Wednesday, July 18, 2018

File Under: Good Vibes

by Gary Schwind (writer), Laguna Niguel, December 19, 2007


RAS of Orange County funk/rock/reggae band Qwiksand discusses good vibes, life on the road, and a laundromat in Tijuana.

Have you ever wondered what it would sound like if Jimi Hendrix and Bob Marley got together to play the theme from Shaft? Wonder no longer because that's the sort of sound you get from Qwiksand, a four-piece funk/rock/reggae band from Orange County.

How did the current incarnation of Qwiksand come about?

Good question. I made some calls, I ran some ads in OC Weekly and local classifieds. We went through probably a couple dozen people that I thought were good musicians. I tried to visualize myself being in a van with that person for more than three or four weeks at a time. I ended up hooking up with a pretty decent singer. He was motivated. He wanted to make something happen. I ended up meeting a bass player who was just finishing up his degree at USC and met a drummer out here locally who had played in bands and he surfed. When I was running the ads I asked, “What kind of music do you like to listen to? This is the kind of stuff that we have out there. This is what’s happening with it. People are offering us shows. Do you want to go out there and play a few shows and write some new stuff?” That’s how we all got on the same page. They said, “I like that sound. I’m into playing that kind of music. Let’s try to keep it going.” Some of them thought they could take things a little further. They had some new ideas they could throw into it. We ended up re-doing a lot of the songs. That’s how we all started, I guess. It’s been about a year and we’re getting momentum again. We just put out a new album. It’s interesting because it’s like anything in life. It’s gotta grow. It’s gotta evolve and change. If you’re trying to force something to happen, or if you’re trying to go back and make something that worked in the past happen again in the future, sometimes it doesn’t work like that. You have to let things evolve and adapt. We all throw in ideas. We have ideas of what we want to do at a show, and how we want to put ourselves out there. That makes a big difference when you have everyone creatively trying to come together and make something really cool happen. Some people will say that they want something cool to happen but they won’t actually put themselves out there to do it. They won’t quit their job, or they won’t commit to one band or one specific project for an extended period of time. It really is a lifestyle decision, to do music, try your best at it, and see what happens with it.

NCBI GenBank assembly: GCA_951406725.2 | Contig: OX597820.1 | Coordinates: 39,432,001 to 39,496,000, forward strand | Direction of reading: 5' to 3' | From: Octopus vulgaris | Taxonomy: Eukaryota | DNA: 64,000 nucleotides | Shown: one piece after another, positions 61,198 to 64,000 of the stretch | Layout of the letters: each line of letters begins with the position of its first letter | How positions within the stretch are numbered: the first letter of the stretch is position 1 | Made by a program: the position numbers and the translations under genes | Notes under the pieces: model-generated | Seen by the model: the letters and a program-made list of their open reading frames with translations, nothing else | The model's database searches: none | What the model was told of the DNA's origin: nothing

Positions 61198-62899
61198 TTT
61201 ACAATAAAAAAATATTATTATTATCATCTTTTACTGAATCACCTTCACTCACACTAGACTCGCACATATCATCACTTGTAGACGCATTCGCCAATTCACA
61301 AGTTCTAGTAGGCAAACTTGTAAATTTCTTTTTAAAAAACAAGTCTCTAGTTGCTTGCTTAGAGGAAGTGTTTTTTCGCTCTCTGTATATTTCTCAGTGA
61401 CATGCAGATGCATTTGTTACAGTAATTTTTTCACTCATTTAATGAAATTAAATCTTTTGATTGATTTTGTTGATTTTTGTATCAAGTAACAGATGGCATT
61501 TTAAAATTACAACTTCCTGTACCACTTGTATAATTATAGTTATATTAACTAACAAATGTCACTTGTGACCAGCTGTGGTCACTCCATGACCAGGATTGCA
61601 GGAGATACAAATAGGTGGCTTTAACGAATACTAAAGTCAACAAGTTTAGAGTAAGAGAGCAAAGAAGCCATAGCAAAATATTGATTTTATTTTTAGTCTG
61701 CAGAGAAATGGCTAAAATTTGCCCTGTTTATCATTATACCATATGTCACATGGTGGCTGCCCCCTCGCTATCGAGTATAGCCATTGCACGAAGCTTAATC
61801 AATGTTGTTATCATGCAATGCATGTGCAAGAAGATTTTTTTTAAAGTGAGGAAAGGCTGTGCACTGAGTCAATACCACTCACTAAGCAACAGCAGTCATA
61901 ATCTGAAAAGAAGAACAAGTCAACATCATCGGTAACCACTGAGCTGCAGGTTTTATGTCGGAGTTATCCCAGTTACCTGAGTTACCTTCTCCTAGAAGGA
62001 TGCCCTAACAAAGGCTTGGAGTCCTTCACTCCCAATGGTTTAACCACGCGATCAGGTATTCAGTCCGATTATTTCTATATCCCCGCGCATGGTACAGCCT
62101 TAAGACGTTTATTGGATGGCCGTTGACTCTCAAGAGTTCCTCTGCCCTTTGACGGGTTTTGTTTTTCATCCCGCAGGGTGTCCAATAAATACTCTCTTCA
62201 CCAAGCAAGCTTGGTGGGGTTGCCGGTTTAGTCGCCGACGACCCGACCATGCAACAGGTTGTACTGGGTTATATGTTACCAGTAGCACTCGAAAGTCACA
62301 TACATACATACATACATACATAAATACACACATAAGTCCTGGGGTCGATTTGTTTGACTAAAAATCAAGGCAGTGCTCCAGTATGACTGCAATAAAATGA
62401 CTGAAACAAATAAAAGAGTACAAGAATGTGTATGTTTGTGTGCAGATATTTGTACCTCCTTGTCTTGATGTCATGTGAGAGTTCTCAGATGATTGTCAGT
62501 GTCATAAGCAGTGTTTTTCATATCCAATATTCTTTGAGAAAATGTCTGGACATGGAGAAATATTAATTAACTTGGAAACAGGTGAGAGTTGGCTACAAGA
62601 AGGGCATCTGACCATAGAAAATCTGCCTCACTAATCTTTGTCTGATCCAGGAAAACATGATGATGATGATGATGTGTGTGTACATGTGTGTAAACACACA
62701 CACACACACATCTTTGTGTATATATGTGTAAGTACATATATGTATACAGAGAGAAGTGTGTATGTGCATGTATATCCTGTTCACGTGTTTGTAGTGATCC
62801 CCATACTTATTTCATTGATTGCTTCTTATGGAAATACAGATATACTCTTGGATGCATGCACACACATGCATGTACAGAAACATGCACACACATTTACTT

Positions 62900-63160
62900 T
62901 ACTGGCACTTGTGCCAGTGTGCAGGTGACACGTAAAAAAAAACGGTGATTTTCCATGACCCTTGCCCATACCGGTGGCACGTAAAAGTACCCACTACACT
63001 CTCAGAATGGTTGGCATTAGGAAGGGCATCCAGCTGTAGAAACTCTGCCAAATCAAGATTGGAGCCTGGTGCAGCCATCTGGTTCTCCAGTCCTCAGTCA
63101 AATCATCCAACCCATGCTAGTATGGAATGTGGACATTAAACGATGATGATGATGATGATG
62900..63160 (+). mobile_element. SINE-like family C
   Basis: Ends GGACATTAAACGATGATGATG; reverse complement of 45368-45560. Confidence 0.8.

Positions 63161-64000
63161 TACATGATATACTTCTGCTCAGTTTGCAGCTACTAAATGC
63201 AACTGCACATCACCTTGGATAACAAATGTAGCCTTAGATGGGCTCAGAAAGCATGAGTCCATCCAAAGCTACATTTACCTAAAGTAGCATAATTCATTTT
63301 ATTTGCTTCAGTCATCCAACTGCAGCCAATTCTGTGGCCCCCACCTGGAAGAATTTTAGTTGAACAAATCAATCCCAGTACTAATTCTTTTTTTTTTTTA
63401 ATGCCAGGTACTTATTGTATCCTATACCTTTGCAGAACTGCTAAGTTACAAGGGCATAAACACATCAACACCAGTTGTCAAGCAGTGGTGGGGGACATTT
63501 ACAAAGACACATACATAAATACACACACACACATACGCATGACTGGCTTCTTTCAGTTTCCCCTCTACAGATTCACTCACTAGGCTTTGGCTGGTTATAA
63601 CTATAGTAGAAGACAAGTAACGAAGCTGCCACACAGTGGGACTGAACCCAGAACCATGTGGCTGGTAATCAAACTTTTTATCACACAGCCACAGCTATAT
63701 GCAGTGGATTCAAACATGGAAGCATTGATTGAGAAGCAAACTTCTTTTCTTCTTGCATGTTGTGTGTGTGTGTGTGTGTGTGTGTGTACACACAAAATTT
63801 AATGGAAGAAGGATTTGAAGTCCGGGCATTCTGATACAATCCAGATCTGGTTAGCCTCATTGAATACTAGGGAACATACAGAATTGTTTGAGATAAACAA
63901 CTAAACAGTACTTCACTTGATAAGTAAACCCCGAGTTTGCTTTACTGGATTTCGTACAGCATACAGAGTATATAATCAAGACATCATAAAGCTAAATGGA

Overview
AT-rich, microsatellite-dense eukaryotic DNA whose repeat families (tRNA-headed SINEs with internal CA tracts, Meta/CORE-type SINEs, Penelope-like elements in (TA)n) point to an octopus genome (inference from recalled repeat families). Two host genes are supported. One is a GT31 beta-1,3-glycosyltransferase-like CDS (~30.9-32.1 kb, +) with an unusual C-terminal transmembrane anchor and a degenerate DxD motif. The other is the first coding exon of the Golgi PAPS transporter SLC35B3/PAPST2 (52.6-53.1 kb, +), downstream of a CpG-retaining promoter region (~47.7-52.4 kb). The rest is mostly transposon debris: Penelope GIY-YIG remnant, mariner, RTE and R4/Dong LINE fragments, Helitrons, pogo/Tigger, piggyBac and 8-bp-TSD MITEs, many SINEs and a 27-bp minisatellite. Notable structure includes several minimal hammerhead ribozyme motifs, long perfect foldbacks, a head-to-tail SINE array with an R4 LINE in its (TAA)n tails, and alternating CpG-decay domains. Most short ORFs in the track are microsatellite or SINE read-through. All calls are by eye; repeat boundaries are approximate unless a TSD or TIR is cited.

If you were in a record store and you got to create your own category for Qwiksand, where would you file the band?

Good vibes. Our band, we play a lot of different styles of music and try to make it all flow together. I know a lot of bands kind of get labeled in a specific genre. They may be a rock band, or a reggae band, or a punk band, whatever. We like all of that. I can’t go to a promoter and say “Qwiksand’s playing. It’s a rock/punk/reggae/soul/jam band.” They just can’t sell that. I think good vibes. The people that like what we’re doing, they understand. They like to have a good time. They’re all about good vibes. That’s what it comes down to. I can’t think of very many bands that are just one style of music, unless it’s like a straight reggae band from Jamaica. That’s all they know. We’re from southern California. My friends and I listen to a lot of styles of music. Some of our favorite bands are Ben Harper, G Love & Special Sauce, Slightly Stoopid. Those bands, they play a lot of different stuff. It’s hard to pigeonhole yourself.